The provost's office has indicated that UCAPC’s suggestions are reasonable and will be incorporated into the final proposal, but a final draft of the template has not yet been sent to UCAPC.  The provost's office has asked UCAPC to hold off on the interdisciplinary schools question until the proposals from Marine Sciences and Earth Systems Science are ready to be reviewed.  Marine Sciences are working through their models with their deans, to make the models compliant with the template as it has been written and amended.  It is likely that we will have a template and a proposal to review in the fall semester.  UCAPC did not work on the RCM charge, because UCAPC was focused on the interdisciplinary schools proposals; and so RCM review should carry over to next year’s UCAPC.

V.  Report on faculty trends, by the Academic Affairs Committee – The chair of the AAC said that the committee gathered data on the trends of tenure track, non-tenure-track and extension faculty from fiscal year 2004 to 11/1/2011.  Over that time span, tenure-track faculty went down from 658 to 633.7 full-time equivalent faculty.  Research faculty were reduced from 80 to 69.7 FTEs; clinical faculty increased from 16.1 to 48.8 FTEs; and lecturers increased from 109.6 to 145.7 FTEs.  The total non-tenure-track faculty, excluding post doctorals, went up from 206.7 to 265.9 FTEs.  Adjunct faculty increased from 48.1 FTEs to 56.6 FTEs, and extension faculty went from 23.6 to 23.9 FTEs.  During this time span, the student/faculty ratio increased by fifteen percent.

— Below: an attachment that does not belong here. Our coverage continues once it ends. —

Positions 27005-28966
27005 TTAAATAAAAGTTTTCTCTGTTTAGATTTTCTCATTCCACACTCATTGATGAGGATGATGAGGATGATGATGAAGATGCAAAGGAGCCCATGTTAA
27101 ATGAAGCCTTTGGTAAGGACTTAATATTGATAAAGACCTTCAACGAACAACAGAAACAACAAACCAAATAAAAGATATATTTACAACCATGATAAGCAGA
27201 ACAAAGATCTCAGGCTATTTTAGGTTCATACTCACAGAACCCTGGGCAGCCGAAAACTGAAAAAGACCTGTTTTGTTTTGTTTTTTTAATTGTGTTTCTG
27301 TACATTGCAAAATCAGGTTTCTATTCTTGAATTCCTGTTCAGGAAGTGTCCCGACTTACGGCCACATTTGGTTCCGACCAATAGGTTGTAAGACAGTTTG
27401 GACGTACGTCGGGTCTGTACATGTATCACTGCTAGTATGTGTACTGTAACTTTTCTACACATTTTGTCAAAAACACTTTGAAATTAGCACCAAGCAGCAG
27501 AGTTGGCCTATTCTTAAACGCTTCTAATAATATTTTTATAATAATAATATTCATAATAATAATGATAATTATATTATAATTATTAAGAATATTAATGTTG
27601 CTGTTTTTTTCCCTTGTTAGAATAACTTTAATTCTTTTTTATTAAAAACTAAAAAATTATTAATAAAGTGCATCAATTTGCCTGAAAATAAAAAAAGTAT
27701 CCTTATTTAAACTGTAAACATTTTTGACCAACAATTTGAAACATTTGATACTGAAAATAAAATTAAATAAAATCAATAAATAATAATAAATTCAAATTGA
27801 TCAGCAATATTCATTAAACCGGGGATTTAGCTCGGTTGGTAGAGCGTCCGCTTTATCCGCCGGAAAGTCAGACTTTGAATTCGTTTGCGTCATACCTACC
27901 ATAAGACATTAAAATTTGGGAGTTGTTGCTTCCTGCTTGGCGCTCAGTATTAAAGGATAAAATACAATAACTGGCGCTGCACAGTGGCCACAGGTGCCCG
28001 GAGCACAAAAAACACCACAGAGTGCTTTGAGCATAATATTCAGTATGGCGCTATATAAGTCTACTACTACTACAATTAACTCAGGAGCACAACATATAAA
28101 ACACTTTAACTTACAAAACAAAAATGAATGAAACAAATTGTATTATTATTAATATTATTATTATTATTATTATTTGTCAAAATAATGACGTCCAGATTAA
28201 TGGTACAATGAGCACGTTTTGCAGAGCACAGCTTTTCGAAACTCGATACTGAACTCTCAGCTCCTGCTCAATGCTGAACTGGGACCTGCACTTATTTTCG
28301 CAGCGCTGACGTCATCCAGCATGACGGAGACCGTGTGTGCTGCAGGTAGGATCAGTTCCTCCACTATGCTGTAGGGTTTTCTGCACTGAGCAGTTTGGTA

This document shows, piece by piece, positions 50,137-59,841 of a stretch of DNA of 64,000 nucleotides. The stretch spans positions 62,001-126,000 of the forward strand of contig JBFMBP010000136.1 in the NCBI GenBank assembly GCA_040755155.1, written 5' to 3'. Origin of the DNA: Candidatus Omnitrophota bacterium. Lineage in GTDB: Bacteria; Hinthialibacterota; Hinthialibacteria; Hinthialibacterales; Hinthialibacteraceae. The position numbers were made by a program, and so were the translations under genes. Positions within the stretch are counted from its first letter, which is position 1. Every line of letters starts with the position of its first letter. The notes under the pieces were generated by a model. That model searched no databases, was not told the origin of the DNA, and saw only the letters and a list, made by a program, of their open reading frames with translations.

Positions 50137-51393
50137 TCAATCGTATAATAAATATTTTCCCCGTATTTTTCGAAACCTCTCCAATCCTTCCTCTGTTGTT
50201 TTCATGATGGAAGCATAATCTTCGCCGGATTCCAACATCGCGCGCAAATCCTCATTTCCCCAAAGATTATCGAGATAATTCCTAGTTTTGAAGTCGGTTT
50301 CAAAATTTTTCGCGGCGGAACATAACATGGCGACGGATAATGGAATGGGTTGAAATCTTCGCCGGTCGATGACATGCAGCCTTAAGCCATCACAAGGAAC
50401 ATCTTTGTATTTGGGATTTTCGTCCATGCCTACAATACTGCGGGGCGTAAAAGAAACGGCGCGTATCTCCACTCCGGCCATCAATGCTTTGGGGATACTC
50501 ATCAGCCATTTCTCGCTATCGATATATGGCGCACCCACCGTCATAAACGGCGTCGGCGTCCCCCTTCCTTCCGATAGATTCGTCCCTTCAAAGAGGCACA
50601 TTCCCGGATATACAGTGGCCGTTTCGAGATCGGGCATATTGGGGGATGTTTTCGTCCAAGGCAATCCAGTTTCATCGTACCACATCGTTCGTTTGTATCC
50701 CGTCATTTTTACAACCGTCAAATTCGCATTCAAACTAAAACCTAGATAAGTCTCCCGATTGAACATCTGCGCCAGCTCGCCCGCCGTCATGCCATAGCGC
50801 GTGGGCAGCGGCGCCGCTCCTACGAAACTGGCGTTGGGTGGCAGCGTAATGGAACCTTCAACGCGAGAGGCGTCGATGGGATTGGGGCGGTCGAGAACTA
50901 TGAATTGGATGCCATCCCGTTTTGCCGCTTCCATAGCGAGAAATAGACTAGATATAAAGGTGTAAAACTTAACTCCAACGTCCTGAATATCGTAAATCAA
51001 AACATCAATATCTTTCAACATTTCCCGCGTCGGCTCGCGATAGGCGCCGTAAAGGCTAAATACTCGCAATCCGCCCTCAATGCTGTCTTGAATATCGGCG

VI.  Vote on two Discovery Program exemptions Barbara White, who is the chair of the senate’s Discovery Committee, presented a draft document on the Discovery Program Requirements, Academic Policy and Guidelines.  Two of the changes will require a senate vote, as indicated by the “(fs)” designation.  The first change is a note to faculty in item 5.31(fs) which would read as follows:  “05.31(fs) Waiver of requirements in a prescribed curriculum.  The requirement of a given course in any prescribed curriculum may be waived by the faculty of the student’s college.  The student’s petition must be approved by his or her major adviser and the dean of his or her college.  Note to Faculty:  Waiver of requirements in the Discovery Program.  Students may petition the Discovery Committee in order to waive or replace a requirement.  The student’s petition must be approved by his or her major advisor and the dean of his or her college.”  The second change requiring a senate vote is item 5.33(fs), part 3, which would read as follows:  “3.  TSAS courses may not be used for general education (1984-2009), writing intensive, or foreign language requirements.  Only TSAS courses that are at 400-600 level and Discovery approved may count for Discovery requirements.”  On behalf of the Discovery Committee, Barbara White moved that the Faculty Senate approve the proposed wording of items 5.31 and part 3 of item 5.33 of the Discovery Program Requirements, Academic Policy and Guidelines.  These changes should also be reflected in the undergraduate catalog and the “Student Rights, Rules and Responsibilities” document.  The Faculty Senate approved the motion unanimously.  In the future, the Discovery Committee will likely propose a motion to the Faculty Senate stating that inquiry courses may not be offered on line. The committee has discussed this and agrees unanimously that the Inquiry course should remain face-to-face; however, the committee would like to see this policy included in the Discovery guidelines and requirements document.